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Private Military Ecology Blog
last updated 27-Mar-2016
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At Private Military Ecology we explore unfolding trends and alternative futures for the use and understanding of Private Military and/or Security Companies and services. Late in 2013, we opened shop at WordPress: --a nicer, cleaner and more elegant experience. At WordPress, we discuss the changing 21st century security environment in addition to private military and security issues. Private Military Ecology @Blogger, however, is our oldest blogging space and you might find many posts there not available here or at WordPress.
Climate change and terrorism


climate change and terrorism In a recent report by the Center for Naval Analyses the argument was raised for linking climate change to terrorism. Admiral T. Joseph Lopez, former commander-in-chief US Naval Forces Europe and of Allied Forces Southern Europe, was quoted stating "Climate change can provide the conditions that will extend the war on terror""Rising ocean water levels, droughts, violent weather, ruined national economies-those are the kinds of stresses we'll see more of under climate change""In the long term, we want to address the underlying conditions that terrorists seek to exploit," Admiral Lopez said. "But climate change will prolong those conditions. It makes them worse"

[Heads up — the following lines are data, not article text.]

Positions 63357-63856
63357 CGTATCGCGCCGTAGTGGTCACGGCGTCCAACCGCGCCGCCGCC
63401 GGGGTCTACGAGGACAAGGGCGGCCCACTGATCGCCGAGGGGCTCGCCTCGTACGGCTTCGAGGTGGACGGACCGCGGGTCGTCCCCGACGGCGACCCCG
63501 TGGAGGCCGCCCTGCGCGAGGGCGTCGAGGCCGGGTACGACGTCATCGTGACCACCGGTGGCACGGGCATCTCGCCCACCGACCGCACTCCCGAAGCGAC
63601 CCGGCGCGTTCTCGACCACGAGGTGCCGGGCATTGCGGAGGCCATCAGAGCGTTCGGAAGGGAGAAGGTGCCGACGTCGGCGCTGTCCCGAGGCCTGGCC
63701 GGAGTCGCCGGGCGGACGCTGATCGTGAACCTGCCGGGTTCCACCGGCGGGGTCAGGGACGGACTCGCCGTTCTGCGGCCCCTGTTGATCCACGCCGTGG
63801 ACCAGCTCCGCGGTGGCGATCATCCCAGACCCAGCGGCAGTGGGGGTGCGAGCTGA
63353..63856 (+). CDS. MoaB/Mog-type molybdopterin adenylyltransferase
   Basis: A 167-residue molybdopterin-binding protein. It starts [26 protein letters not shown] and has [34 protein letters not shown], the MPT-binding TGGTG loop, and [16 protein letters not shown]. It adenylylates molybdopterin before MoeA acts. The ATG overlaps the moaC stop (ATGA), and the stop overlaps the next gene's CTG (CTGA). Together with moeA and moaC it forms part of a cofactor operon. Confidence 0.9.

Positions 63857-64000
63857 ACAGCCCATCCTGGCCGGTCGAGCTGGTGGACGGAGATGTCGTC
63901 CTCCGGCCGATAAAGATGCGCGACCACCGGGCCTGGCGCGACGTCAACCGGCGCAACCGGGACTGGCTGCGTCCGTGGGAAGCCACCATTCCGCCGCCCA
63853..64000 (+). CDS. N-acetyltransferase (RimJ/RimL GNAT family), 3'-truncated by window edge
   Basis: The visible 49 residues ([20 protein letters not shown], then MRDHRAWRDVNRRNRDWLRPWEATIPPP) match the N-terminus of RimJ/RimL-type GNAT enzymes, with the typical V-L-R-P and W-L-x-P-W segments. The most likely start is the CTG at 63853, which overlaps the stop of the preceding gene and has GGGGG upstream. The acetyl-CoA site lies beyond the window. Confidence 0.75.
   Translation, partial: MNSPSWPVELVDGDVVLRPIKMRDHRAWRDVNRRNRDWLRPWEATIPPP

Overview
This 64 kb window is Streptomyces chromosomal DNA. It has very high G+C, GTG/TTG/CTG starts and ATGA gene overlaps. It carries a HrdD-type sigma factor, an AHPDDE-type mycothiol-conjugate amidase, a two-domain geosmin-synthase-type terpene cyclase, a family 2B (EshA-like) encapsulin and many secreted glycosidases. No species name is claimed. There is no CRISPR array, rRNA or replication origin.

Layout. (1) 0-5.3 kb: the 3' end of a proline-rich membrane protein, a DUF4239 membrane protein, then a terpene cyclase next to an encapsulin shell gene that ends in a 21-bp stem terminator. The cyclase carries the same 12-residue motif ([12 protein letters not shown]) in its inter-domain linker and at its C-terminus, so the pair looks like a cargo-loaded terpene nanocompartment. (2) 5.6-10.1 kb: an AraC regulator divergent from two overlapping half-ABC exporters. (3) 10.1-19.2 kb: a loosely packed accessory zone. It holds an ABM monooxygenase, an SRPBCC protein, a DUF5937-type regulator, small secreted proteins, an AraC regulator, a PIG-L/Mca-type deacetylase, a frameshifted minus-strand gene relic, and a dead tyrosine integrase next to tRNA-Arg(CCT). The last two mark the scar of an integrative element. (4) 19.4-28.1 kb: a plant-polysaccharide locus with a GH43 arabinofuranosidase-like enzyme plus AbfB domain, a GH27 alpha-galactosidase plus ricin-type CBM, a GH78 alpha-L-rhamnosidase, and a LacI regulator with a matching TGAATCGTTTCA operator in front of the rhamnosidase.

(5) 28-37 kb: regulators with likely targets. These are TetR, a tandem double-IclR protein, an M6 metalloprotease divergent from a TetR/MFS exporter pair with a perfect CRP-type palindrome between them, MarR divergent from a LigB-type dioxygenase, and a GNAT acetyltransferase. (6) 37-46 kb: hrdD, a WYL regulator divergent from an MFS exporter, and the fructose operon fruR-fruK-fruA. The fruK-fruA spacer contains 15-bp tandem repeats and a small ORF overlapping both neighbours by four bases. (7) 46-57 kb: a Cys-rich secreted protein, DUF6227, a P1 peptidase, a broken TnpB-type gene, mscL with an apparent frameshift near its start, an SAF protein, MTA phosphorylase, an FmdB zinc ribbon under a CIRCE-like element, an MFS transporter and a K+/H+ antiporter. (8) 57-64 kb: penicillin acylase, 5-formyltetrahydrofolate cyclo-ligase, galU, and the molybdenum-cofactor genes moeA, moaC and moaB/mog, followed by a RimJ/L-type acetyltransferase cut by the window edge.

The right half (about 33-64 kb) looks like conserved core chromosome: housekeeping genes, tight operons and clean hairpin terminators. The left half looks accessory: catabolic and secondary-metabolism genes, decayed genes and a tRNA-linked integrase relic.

While these points outline an interesting research position, serious and undesirable implications would arise if the argument gradually becomes policy. At the outset, such action would over-politicize and polarize global opinion for an area in which international cooperation is mandatory. We have already witnessed the adverse outcome the blind adoption of the strategy engenders. The basic premise that adverse conditions, be them caused by any factor, in this case climate change, contributes to terrorism is both overarching and too basic to lead to productive strategies. In this light, it is no surprise that China and an alliance of developing countries attacked the right of the UN Security Council to debate climate change. China left aside, take a closer look at the countries leading the uproar and expect little or no cooperation at all if the problem is formally linked to terrorism – or articulated as a universal threat to peace, as proposed by the UK government. Global public opinion has finally galvanized in recognizing climate change as a problem that needs to be addressed. Why not take advantage of this rare opportunity and forget about the unnecessary link to the war on terror at this stage?

April 18, 2007





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